Basic costs rise steeply for those who can least afford it.
Ghana’s northern region would be more developed now had it received a fairer share of colonial investments.
Scapegoating immigrants will not result in significantly improved healthcare service provision, reduced crime or less unemployment.
Framing floods as ‘natural disasters’ deflects from the reality that vulnerability must exist before a crisis can emerge.
Food insecurity is often talked about as an issue of individual responsibility. But our research suggests most people struggling to put food on the table are not the agents of their own misfortune.
The 2024 presidential election is shaping up to give Senegalese a significant and competitive election, leaving voters in the driver’s seat.
Children who move schools often can struggle. But so too can those who stay put while others come and go. More attention needs to be paid to these often-forgotten victims of school transience.
After separation, mothers who experienced domestic violence on average suffered a drop in income of 34%, compared with a 20% decrease for mothers who didn’t experience domestic violence.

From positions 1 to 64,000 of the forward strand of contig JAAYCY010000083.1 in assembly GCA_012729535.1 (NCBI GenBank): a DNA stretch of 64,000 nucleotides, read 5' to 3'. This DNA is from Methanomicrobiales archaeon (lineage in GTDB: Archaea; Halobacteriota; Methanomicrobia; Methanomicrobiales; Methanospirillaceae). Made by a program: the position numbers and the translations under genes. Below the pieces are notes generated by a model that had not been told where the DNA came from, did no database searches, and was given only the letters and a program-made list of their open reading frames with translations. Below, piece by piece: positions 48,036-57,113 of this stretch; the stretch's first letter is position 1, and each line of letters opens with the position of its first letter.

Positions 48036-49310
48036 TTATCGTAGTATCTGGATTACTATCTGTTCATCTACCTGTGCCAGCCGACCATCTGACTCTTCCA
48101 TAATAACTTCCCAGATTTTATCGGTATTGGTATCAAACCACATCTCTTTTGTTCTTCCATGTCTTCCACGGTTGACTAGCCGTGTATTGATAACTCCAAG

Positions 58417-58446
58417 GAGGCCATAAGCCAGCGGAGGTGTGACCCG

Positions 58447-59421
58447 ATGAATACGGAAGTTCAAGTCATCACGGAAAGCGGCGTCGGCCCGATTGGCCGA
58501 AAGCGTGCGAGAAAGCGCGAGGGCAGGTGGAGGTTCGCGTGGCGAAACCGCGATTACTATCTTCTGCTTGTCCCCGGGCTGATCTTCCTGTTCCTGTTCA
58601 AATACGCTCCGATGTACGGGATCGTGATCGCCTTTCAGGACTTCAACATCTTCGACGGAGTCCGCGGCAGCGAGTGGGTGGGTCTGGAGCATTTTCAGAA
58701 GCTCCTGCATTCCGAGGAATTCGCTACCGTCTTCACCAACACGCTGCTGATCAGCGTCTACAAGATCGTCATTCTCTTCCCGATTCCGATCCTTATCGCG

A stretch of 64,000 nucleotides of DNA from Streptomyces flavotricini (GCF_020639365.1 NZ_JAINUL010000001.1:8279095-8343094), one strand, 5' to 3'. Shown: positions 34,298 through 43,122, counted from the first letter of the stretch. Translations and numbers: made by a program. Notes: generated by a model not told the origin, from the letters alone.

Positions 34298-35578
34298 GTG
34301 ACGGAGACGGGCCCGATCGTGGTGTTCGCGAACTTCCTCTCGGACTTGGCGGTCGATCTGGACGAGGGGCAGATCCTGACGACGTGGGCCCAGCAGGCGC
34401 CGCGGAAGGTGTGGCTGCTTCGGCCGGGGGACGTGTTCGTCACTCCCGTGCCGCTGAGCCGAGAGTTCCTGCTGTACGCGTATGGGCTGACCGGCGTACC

Skills training in Zimbabwe excludes students from poor backgrounds. The informal sector should be used as a training ground for them.
Energy-saving ‘hacks’ risk implying that households are to blame for rising prices by not doing enough to cut their energy use.
Indonesia has more than doubled its government-funded energy subsidies this year, to Rp 349.9 trillion (US$23.56 billion). But how else could that money be spent to help people who need it most?
Nigeria’s next president will be saddled with a near comatose economy. Here are four priorities that would make the difference.
A tax credit expansion played a big role in child poverty reduction. But the government’s failure to reach all eligible Americans meant many families never got that temporary benefit.
Subsidies to shield the general population from oil price increases do not automatically reduce poverty and inequality.
Children from poorer backgrounds do worse at every stage of the education system.
One 11-year old girl told us she knows once rent is paid, there is almost nothing left over. So she never takes school excursion notes home, in case the cost is too much.
Angola’s 2022 election is the first in which citizens born after the war are old enough to vote.
Are studies right that expanded access to off-grid solar products has driven economic development in Africa?
The country urgently needs more people who are committed to living decently to undo the systemic humiliation caused by political and economic institutions.
The country is still a very different political space. It’s a noisy democracy with a free media, lots of dissenting voices, and insulting the government doesn’t carry any overt sanction.